Chimp DNA Changed More Than Ours

Humans less evolved than chimps

Nothing so far discovered in DNA sequencing has been hugely important to anyone who isn’t a biologist. Having done a degree in biology, I find it quite interesting that they’ve confirmed the old theory that the remote ancestor of fish and land animals was much like the common ancestor of insects and snails, except our ancestral worms ‘flipped’. You might care, you might not, but what does that matter to human life?

But now we learn that chimps are more evolved than we are. (Chimps are the most refined ape of all, issue 2600 of New Scientist magazine, 21 April 2007, page 17)  That’s pretty unexpected, though I mentioned a year or two back that rats and mice seem more evolved than primates, in terms of changes to their DNA. I confidently expect that they will also find that the ancestral worm that ‘flipped’ or did not flip has also evolved further in becoming an insect or snail than in becoming a fish or one of us.

Life on Earth permitted us, it does not require us. We humans emerged in one of life’s backwaters: the pitiful remnant of ape-people are often best dated by the flourishing communities of pigs that lived nearby. Only when you get close to the human condition do you have an ape-person (almost certainly male) who figured out that the neighbouring pigs were a potential meal.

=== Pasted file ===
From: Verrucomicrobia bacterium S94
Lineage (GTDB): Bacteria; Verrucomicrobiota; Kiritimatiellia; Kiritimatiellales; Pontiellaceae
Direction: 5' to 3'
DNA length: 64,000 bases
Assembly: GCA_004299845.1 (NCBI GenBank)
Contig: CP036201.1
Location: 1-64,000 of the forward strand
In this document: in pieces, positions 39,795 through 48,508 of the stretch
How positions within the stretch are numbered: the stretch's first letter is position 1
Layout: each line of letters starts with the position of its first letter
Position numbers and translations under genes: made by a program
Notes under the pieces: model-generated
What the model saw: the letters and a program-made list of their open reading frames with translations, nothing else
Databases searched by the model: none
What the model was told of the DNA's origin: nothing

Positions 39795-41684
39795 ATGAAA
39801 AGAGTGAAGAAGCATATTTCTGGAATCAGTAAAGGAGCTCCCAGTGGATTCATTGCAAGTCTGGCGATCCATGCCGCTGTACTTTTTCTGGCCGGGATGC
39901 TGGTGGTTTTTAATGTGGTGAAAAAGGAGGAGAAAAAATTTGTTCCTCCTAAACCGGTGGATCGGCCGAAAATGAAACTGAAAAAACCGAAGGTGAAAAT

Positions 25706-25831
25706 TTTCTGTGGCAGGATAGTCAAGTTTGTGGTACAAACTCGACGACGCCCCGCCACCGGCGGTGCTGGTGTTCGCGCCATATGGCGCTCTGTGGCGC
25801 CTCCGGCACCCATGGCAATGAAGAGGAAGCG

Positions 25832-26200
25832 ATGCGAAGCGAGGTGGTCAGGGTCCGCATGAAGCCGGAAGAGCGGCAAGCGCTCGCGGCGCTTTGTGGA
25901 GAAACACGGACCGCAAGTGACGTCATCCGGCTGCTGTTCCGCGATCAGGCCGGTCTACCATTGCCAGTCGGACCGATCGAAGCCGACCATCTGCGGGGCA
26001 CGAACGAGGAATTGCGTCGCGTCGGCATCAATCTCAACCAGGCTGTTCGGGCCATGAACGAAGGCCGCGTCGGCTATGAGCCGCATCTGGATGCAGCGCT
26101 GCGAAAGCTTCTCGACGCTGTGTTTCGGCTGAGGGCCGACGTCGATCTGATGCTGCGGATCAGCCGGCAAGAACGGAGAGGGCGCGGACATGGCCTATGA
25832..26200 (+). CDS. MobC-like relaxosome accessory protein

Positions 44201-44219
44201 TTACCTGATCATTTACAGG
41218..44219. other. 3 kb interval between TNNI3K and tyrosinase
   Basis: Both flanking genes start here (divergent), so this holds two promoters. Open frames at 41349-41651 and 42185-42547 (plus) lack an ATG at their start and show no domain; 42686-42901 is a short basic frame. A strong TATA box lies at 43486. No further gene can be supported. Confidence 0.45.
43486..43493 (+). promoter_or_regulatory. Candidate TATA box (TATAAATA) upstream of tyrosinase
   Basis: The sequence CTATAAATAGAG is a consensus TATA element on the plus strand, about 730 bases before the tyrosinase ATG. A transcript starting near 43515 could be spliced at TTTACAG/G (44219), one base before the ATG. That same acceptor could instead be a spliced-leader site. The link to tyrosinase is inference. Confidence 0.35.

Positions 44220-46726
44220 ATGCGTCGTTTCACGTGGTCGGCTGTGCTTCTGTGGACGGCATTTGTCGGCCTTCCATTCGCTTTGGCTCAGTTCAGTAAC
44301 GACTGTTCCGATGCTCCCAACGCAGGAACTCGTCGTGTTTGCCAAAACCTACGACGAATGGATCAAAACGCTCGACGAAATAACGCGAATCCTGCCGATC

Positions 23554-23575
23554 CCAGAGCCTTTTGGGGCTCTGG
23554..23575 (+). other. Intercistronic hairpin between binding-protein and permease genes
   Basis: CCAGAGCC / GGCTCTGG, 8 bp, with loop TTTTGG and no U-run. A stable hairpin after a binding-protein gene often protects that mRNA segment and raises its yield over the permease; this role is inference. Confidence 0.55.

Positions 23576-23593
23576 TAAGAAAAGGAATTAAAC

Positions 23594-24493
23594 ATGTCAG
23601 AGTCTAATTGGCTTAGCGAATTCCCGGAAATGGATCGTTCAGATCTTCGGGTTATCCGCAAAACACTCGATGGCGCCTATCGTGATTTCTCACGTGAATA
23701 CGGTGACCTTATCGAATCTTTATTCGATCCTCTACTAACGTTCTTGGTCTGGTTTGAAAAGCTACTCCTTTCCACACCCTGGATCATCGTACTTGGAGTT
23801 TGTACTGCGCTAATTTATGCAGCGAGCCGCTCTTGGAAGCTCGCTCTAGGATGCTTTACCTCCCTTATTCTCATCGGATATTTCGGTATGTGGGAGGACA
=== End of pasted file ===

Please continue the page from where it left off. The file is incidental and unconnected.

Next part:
Neither pigs nor humans would have been possible without the accidental death of the dinosaurs in a meteor strike. Probably one specialised offshoot of the dinosaurs survived as the creatures we know as birds – much as if all of the mammals were lost apart from bats. But the widely-reported story about similarities between the DNA of a chicken and a fossilised Tyrannosaurus rex means very little. Everyone interested already agreed that dinosaurs were related to birds as part of the Archaeosaur lineage, which also includes crocodiles. The interesting questions is whether a dinosaurs is closer to a chicken than a crocodile. Probably it is, but that work has yet to be done.  ([http://www.guardian.co.uk/science/story/0,,2056218,00.html], but the link is broken now.)

From Notes on the News, May 2007, at the Long Revolution website.

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